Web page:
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    ABSTRACT: Spontaneous low frequency oscillations (LFOs) around 0.1 Hz have been observed in mean arterial pressure (MAP) and cerebral blood flow velocity (CBFV). Previous studies have shown that cerebral autoregulation in major arteries can be assessed by quantification of the phase shift between LFOs of MAP and CBFV. However, many cerebral diseases are associated with abnormal microvasculature and tissue dysfunction in brain, and quantification of these abnormalities requires direct measurement of cerebral tissue hemodynamics. This pilot study used a novel hybrid near-infrared diffuse optical instrument to noninvasively and simultaneously detect LFOs of cerebral blood flow (CBF) and cerebral oxygenation (i.e., oxygenated/deoxygenated/total hemoglobin concentration: [HbO(2)]/[Hb]/THC) in human prefrontal cortex. Using the hybrid instrument and a finger plethysmograph, the dynamic changes of CBF, [HbO(2)], [Hb], THC and MAP were concurrently measured in 15 healthy subjects at rest, during 70° head-up-tilting (HUT) and during enforced breathing at 0.1 Hz. The LFOs were extracted from the measured variables using power spectral analysis, and the phase shifts and coherences of LFOs between MAP and each of the measured hemodynamic variables were calculated from the corresponding transfer functions. Levels of coherence (>0.4) were used to judge the success of LFO measurements. We found that CBF, [HbO(2)] and THC were reliable hemodynamic parameters in detecting LFOs and HUT was the most robust and stable protocol for quantifying phase shifts of hemodynamic LFOs. Comparing with other relevant studies, similar success rates for detecting cerebral LFOs have been achieved in our study. The phase shifts of LFOs in CBF were also close to those in CBFV reported by other groups, although the results in cerebral oxygenation measurements during enforced breathing varied across studies. Future study will investigate cerebral LFOs in patients with cerebral impairment and evaluate their cerebral autoregulation capabilities and neurocognitive functions via the quantification of LFO phase shifts.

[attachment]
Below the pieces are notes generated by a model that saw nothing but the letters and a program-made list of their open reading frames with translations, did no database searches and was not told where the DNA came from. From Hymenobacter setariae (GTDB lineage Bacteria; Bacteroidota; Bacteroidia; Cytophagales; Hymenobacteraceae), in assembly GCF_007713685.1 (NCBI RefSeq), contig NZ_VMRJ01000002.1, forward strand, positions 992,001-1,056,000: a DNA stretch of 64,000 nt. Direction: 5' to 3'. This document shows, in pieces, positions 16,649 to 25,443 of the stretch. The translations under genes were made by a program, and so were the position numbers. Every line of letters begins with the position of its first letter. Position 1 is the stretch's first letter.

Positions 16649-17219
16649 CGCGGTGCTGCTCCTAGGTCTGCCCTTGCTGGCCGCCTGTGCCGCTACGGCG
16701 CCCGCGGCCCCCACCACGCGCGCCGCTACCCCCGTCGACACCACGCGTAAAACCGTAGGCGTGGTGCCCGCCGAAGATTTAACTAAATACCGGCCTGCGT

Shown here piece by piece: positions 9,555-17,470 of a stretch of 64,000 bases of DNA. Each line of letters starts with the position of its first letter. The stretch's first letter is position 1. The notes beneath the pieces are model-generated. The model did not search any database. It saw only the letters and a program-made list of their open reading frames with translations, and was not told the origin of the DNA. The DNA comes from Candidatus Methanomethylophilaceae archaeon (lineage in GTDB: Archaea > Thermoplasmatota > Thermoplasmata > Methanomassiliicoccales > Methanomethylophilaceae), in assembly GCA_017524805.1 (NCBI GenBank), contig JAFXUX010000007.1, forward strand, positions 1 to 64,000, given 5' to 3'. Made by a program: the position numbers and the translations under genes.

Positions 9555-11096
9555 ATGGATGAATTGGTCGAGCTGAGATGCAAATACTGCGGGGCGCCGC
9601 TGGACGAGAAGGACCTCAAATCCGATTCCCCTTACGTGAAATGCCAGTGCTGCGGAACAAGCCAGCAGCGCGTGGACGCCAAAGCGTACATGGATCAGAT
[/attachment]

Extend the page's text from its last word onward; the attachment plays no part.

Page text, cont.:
NeuroImage 05/2012; 62(3):1445-54. DOI:10.1016/j.neuroimage.2012.05.069 · 6.36 Impact Factor
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    • "However, while increased oxy-or total hemoglobin concentrations as measured by NIRS may suggest an increase in blood flow, this assessment is also only an indirect estimate of tissue blood flow. Near-infrared diffuse correlation spectroscopy (DCS) is an emerging technique for continuous, non-invasive, and direct measurement of relative change in blood flow (rBF) in deep tissues (Cheung et al., 2001; Culver et al., 2003; Dietsche et al., 2007; Durduran et al., 2004,2009; Gagnon et al., 2008; Li et al., 2008; Sunar et al., 2006; Yu et al., 2005b,2006; Zhou et al., 2007,2009) including skeletal muscle (Shang et al., 2009,2010; Yu et al., 2005a,2007). DCS has been validated to measure rBF by other standards including Doppler ultrasound (Buckley et al., 2009), laser Doppler (Durduran, 2004), Xenon-CT (Kim et al., 2010), and arterial-spin-labeled MRI (Durduran et al., 2004; Yu et al., 2007). "
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    ABSTRACT: Increase in tissue blood flow is one of the most acknowledged potential effects of massage; however, actual research studies examining this phenomenon are inconsistent and inconclusive. One possible reason for continued uncertainty regarding this topic is methodology, specifically how tissue blood flow is measured because limitations exist in previously utilized technologies. Near-infrared spectroscopy (NIRS) affords massage researchers a versatile and non-invasive measurement option by providing dynamic information on oxy- and deoxy-hemoglobin concentrations, total hemoglobin concentration, and blood oxygen saturation in deep tissue. Near-infrared diffuse correlation spectroscopy (DCS) is an innovative technique for continuous non-invasive measurement of blood flow in deep tissue. The combination of these two technologies has resulted in a novel hybrid diffuse optical instrument for simultaneous measurement of limb muscle blood flow and oxygenation. The purposes of this short report are to review previous blood flow measurement techniques and limitations in massage therapy research, introduce a novel hybrid near-infrared diffuse optical instrument that addresses previous limitations in the assessment of hemodynamic properties, outline a proposed massage therapy pilot study utilizing the novel measurement technology, and present sample data from a pilot participant using the introduced novel technology.
    Journal of bodywork and movement therapies 01/2012; 16(1):22-8. DOI:10.1016/j.jbmt.2011.01.018